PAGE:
This study identified the breakdown in interdepartmental communication and operating practices, and led Oklahoma City to outsource selected fleet maintenance operations to assure repairs were made expeditiously and to restore confidence among the department that sufficient trucks would be available daily.

  • Managing bulky waste by monitoring set-out limits. Bulky waste is a big, ugly, time-consuming, complex, expensive and political “hot potato.” Mounds of bulky waste — including the proverbial bathroom sink — should be monitored and managed properly.

    To better accommodate bulky waste, consider tightening and enforcing its definition. Also, change or tighten the frequency and scheduling of pickups. Managers may decide to handle equipment and staffing differently or establish more appropriate rates, improve customer education or alert key decision-makers to the issues at hand.

  • Optimizing routes. If routes have not been revised since they were designed, investigate route optimization. For example, Hartford, Conn., used an old-school approach for its residential routes, relying on “gangs” of solid waste collections. Groups of five collection vehicles were assigned to a general region of the city, and drivers and route supervisors were allowed to determine the best collection strategy for collection from the entire region each day.

    While general routes had evolved over time based on trial and error, no true routes had been developed based on set-out rates, disposal rates, curb mileage and other factors that affect route balance and efficiency. This led to confusion, lack of productivity and dangerous working conditions.

    After designing new routes using geographic information system (GIS) technology, the city reduced it fleet by 30 percent and improved safety and productivity.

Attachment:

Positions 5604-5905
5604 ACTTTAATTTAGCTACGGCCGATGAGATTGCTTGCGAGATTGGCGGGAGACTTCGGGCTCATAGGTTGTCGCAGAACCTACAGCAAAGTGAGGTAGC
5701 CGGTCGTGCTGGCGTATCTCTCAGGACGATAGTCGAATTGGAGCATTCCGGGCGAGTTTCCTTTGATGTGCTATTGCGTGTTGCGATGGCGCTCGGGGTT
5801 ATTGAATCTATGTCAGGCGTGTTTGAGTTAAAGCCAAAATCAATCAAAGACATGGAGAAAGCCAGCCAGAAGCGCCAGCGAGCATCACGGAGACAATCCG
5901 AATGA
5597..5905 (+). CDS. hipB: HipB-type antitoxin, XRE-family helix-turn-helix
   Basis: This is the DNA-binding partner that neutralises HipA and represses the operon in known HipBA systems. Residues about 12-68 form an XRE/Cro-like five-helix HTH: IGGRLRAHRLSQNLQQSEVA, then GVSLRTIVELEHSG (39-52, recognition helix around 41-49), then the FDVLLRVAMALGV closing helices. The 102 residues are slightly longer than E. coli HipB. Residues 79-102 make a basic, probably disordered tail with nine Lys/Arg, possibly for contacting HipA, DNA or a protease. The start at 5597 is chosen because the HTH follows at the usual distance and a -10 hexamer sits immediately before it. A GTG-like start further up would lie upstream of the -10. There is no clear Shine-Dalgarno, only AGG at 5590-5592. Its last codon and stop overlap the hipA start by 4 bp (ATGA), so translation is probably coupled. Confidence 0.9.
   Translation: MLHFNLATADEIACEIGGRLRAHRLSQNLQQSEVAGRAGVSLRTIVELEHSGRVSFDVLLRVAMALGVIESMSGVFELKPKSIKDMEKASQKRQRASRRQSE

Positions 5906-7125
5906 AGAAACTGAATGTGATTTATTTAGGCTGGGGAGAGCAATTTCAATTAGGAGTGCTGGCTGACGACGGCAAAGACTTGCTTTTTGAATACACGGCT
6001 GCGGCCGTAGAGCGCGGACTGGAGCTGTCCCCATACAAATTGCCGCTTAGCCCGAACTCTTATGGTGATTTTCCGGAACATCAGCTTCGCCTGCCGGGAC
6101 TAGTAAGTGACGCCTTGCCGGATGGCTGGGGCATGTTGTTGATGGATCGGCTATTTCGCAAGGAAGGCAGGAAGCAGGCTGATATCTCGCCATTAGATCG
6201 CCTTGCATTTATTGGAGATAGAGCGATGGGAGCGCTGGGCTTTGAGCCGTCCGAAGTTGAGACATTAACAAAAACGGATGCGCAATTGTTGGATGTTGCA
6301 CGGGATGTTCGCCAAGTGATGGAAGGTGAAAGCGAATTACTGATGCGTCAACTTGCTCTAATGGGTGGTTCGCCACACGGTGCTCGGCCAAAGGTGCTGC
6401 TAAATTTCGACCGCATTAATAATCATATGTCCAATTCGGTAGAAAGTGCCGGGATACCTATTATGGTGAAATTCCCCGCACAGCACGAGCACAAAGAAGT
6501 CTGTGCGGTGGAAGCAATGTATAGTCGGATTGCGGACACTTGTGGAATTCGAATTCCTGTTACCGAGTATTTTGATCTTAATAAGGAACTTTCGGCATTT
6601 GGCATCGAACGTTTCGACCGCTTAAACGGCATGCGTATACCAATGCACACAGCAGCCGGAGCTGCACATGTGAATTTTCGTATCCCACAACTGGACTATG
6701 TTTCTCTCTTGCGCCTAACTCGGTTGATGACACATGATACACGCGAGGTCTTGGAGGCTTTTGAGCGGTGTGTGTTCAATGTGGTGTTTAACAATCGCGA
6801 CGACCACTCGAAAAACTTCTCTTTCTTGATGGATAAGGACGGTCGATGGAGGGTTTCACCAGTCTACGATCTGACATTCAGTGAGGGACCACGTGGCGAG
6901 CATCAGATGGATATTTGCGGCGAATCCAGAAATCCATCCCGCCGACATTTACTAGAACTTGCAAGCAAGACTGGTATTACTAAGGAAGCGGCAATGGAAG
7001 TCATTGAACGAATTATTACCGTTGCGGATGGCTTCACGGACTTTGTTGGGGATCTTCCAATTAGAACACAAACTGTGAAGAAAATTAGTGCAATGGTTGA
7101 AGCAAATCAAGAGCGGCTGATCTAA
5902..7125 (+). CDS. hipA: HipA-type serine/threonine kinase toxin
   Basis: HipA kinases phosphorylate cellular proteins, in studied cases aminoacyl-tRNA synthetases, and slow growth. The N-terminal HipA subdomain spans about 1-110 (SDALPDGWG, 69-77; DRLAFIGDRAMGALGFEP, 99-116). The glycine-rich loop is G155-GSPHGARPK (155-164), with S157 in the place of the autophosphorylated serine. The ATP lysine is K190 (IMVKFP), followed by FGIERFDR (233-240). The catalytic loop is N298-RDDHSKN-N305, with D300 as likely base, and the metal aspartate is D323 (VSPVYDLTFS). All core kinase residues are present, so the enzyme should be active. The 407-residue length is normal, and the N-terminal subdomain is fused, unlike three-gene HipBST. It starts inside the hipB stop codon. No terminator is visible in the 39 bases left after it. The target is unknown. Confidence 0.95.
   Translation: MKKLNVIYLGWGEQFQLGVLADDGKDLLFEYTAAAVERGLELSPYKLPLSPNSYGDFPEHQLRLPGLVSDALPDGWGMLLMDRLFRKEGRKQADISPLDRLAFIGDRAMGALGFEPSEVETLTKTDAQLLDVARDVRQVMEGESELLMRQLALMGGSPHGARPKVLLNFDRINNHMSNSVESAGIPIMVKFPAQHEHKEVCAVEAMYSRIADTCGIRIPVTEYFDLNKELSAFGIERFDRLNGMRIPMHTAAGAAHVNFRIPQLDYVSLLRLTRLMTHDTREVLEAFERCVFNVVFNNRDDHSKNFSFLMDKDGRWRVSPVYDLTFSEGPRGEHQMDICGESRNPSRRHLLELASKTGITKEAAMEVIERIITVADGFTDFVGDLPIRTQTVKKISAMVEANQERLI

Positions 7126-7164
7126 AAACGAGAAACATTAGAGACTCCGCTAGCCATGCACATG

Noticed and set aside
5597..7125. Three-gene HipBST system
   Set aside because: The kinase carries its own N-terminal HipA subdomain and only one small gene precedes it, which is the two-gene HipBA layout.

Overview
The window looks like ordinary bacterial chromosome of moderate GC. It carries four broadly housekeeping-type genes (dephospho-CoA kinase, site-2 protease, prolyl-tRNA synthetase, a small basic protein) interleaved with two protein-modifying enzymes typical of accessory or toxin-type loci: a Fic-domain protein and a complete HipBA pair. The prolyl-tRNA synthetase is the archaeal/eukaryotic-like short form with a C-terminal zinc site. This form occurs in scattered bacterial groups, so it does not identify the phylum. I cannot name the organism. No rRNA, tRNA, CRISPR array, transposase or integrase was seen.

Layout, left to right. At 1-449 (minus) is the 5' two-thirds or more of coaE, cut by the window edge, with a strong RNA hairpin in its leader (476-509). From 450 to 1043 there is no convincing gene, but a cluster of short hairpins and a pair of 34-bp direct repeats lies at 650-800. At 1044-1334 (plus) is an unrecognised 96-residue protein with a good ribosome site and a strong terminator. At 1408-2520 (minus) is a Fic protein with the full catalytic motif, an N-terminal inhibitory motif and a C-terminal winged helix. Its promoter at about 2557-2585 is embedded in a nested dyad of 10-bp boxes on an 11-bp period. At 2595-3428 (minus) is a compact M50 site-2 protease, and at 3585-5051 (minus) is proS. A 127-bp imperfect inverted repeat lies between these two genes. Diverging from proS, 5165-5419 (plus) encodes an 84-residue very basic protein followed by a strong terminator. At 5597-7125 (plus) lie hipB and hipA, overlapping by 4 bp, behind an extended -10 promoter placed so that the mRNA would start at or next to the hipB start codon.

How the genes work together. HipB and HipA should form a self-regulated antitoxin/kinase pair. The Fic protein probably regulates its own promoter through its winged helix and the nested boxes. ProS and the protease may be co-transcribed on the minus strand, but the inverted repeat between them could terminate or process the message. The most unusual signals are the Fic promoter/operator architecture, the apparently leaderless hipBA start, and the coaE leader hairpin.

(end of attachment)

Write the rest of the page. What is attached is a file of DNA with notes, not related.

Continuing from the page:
• Evaluating workers pay. Look into “task pay” versus “pay options.” Municipal solid waste collection operations often define daily “tasks,” for which collection crews get paid a full day's pay. So-called task pay systems provide an incentive for collectors to collect efficiently and productively enough to complete a full-day task (e.g., eight hours' worth of work) in less than a full day's time (e.g., in 7.5 hours).

  • Tasks can be defined by tons collected, number of households collected or specific daily route. Alternatively, some systems pay straight hourly rates, which can lower collection productivity because crews have no incentive to finish early. When implemented correctly, a task pay system has many benefits. However, problems can and do arise. With an incentive to finish early each day, collection crews may abuse trucks and increase safety risks by operating vehicles unsafely or at excessive speeds to gain time.

    In some cities where significant growth or annexation has occurred, routes may have become unbalanced in such a way that some crews finish early, and some finish late, resulting in inequitable routes sizes and hence unbalanced tasks. In other cities, an appropriate definition of a task has never been established, causing an extremely low number of productive hours per day spent actually collecting solid waste. To make the right decision, analyze the options, consider private sector pay-incentive strategies and then revamp workloads, tasks and overtime to gain from the system.

    Ocala, Fla., has found that its task pay system resulted in each three-person collection crew working an average of 5.25 hours per eight-hour day. As the city has grown, solid waste managers have been successful at resisting the addition of new routes, instead of extending the duration of current routes closer to 6.5 hours per day. The combination of annexation and the threat of converting to automated collection — which would have resulted in a loss of collection jobs over time — has allowed Ocala to increase its crews' daily productive route time.

    To succeed, recognize that productivity and performance are system-wide goals that require system-wide solutions.